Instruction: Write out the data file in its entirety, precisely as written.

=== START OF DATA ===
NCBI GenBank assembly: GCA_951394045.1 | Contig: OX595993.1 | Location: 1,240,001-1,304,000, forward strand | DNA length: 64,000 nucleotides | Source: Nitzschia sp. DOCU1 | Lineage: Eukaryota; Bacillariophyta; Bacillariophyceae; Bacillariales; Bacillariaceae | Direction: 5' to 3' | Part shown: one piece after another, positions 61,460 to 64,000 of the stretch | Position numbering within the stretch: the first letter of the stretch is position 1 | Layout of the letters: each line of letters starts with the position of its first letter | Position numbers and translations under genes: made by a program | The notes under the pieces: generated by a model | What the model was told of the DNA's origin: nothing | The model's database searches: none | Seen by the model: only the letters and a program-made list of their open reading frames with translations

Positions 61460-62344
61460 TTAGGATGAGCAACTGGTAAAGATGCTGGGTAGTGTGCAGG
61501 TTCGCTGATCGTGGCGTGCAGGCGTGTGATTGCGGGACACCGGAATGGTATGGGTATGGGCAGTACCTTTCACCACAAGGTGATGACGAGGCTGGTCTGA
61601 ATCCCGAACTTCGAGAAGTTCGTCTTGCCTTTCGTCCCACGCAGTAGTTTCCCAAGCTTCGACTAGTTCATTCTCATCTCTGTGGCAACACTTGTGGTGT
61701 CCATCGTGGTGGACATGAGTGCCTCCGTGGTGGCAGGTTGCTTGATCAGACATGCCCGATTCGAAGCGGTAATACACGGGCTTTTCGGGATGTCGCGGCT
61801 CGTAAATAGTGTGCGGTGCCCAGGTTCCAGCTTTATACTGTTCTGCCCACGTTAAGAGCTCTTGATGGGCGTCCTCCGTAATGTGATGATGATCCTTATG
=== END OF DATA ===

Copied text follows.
NCBI GenBank assembly: GCA_951394045.1 | Contig: OX595993.1 | Location: 1,240,001-1,304,000, forward strand | DNA length: 64,000 nucleotides | Source: Nitzschia sp. DOCU1 | Lineage: Eukaryota; Bacillariophyta; Bacillariophyceae; Bacillariales; Bacillariaceae | Direction: 5' to 3' | Part shown: one piece after another, positions 61,460 to 64,000 of the stretch | Position numbering within the stretch: the first letter of the stretch is position 1 | Layout of the letters: each line of letters starts with the position of its first letter | Position numbers and translations under genes: made by a program | The notes under the pieces: generated by a model | What the model was told of the DNA's origin: nothing | The model's database searches: none | Seen by the model: only the letters and a program-made list of their open reading frames with translations

Positions 61460-62344
61460 TTAGGATGAGCAACTGGTAAAGATGCTGGGTAGTGTGCAGG
61501 TTCGCTGATCGTGGCGTGCAGGCGTGTGATTGCGGGACACCGGAATGGTATGGGTATGGGCAGTACCTTTCACCACAAGGTGATGACGAGGCTGGTCTGA
61601 ATCCCGAACTTCGAGAAGTTCGTCTTGCCTTTCGTCCCACGCAGTAGTTTCCCAAGCTTCGACTAGTTCATTCTCATCTCTGTGGCAACACTTGTGGTGT
61701 CCATCGTGGTGGACATGAGTGCCTCCGTGGTGGCAGGTTGCTTGATCAGACATGCCCGATTCGAAGCGGTAATACACGGGCTTTTCGGGATGTCGCGGCT
61801 CGTAAATAGTGTGCGGTGCCCAGGTTCCAGCTTTATACTGTTCTGCCCACGTTAAGAGCTCTTGATGGGCGTCCTCCGTAATGTGATGATGATCCTTATG